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Jumping on the #bringbackourgirls bandwagon won't help Nigeria or stop Boko Haram

What about the crisis in Ukraine and the killings in Syria? The abduction of 200 girls in Nigeria really isn't the problem of Western leaders

Mary Dejevsky
Friday 09 May 2014 12:53 BST

You would surely expect me, as a Western, educated woman, to support the education of girls the world over, and I do. I really do. But the international frenzy that has been whipped up about the girls forcibly taken from their school in northern Nigeria leaves me cynical and cold. It is not that this is not an abhorrent crime; of course it is. But it cannot be seen in isolation from its political and cultural context, and it is absurd to demand that world leaders should do something. I’m sorry, but this really isn’t their problem.

When the Western media first reported three weeks ago that 200 girls had been abducted from their school, I was mildly surprised by the relative equanimity with which the news seemed to be received. It did not feature at the top of most news bulletins. It seemed to me then that 200 was really rather a lot of girls to be essentially taken captive in one go, and that rather more prominence for this undoubted atrocity was probably in order.

Against that, you could imagine editors arguing in terms of news priorities, that this was Nigeria (not, say, Northampton or Norway); the excesses of Boko Haram, the Islamist extremist group presumed to be responsible, were long standing and well known; abductions of girls in this region – though not on this scale – were not unheard of. Perhaps there was also a feeling that no one, not even Boko Haram, would be able, in the end, to pull it off. The girls would soon be home where they belonged, and we could all forget about it.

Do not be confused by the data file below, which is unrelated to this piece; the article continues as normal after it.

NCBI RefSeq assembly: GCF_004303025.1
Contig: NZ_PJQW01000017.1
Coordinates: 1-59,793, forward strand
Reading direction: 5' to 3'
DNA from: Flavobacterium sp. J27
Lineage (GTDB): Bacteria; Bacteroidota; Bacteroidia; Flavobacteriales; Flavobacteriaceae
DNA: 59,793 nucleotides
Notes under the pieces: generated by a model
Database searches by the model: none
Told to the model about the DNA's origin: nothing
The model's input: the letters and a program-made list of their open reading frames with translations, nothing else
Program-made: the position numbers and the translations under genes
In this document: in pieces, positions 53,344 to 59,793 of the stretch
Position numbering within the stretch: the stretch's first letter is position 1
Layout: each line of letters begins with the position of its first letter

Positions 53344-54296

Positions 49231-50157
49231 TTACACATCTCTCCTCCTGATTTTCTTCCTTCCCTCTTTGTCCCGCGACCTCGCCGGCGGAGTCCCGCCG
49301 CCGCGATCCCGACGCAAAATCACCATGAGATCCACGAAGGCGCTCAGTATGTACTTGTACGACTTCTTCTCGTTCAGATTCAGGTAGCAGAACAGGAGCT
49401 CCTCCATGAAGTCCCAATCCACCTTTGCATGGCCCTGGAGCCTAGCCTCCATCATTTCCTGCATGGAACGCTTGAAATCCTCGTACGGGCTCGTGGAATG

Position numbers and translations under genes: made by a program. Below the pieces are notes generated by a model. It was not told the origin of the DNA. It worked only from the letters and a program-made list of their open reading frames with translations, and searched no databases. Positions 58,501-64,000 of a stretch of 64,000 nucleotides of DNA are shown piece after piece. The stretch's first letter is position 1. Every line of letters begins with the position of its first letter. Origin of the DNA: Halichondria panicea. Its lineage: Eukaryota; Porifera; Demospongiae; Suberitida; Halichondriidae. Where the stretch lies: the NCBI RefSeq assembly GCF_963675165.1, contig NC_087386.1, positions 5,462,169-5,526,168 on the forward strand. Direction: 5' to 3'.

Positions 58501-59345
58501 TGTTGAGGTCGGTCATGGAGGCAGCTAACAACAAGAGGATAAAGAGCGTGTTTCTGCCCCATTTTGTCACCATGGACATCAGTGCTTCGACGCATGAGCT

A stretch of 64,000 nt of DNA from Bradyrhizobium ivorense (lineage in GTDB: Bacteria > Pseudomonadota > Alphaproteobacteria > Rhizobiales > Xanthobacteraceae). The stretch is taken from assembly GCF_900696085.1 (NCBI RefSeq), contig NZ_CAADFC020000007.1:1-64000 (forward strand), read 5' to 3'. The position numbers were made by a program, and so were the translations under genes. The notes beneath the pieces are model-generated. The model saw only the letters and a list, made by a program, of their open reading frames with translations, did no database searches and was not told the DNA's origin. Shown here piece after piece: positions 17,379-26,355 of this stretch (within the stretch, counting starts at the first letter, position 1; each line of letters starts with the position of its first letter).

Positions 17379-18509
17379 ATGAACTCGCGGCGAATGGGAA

If Nigeria’s own elected leader, Goodluck Jonathan, did not consider the disappearance of 200 girls worth getting all that upset about – still less sending in the army for – why should anyone else be expected to do the job for him? It may have happened in a remote part of the country, but it is his country and he is supposed to be in charge.

Probably little more would have happened, however, without the social media. After 10 days or so, indignation about the fate of the Nigerian girls was becoming a phenomenon, bringing together feminism and one-worldism, right across the West. By yesterday more than one million people had signed up to the Twitter campaign #Bringbackourgirls.

Such a power is social media judged to be that no politician worth his – or her – salt could fail to support it. Calling for the “immediate” return of the Nigerian girls (three weeks after the event, but no matter) has taken on the persuasive force of a three-line whip. If, as a politician or even a decent human being, you don’t sign up, you risk being exposed as a misogynist, or worse.

So we now have the spectacle of the Prime Minister – speaking “as a parent” – in the Commons and a bevy of MPs competing to express their repugnance at the abductions. We have news organisations reporting every couple or half-dozen new schoolgirl kidnappings in Nigeria. We have the US President denouncing the crime, and the First Lady, Michelle Obama, posing in the White House with a placard displaying the now ubiquitous Twitter handle. Then dear Malala adds her voice, grave, eloquent and admirable as always, in defence of girls’ education, as though there was not quite enough to be said about what goes on in her native Pakistan.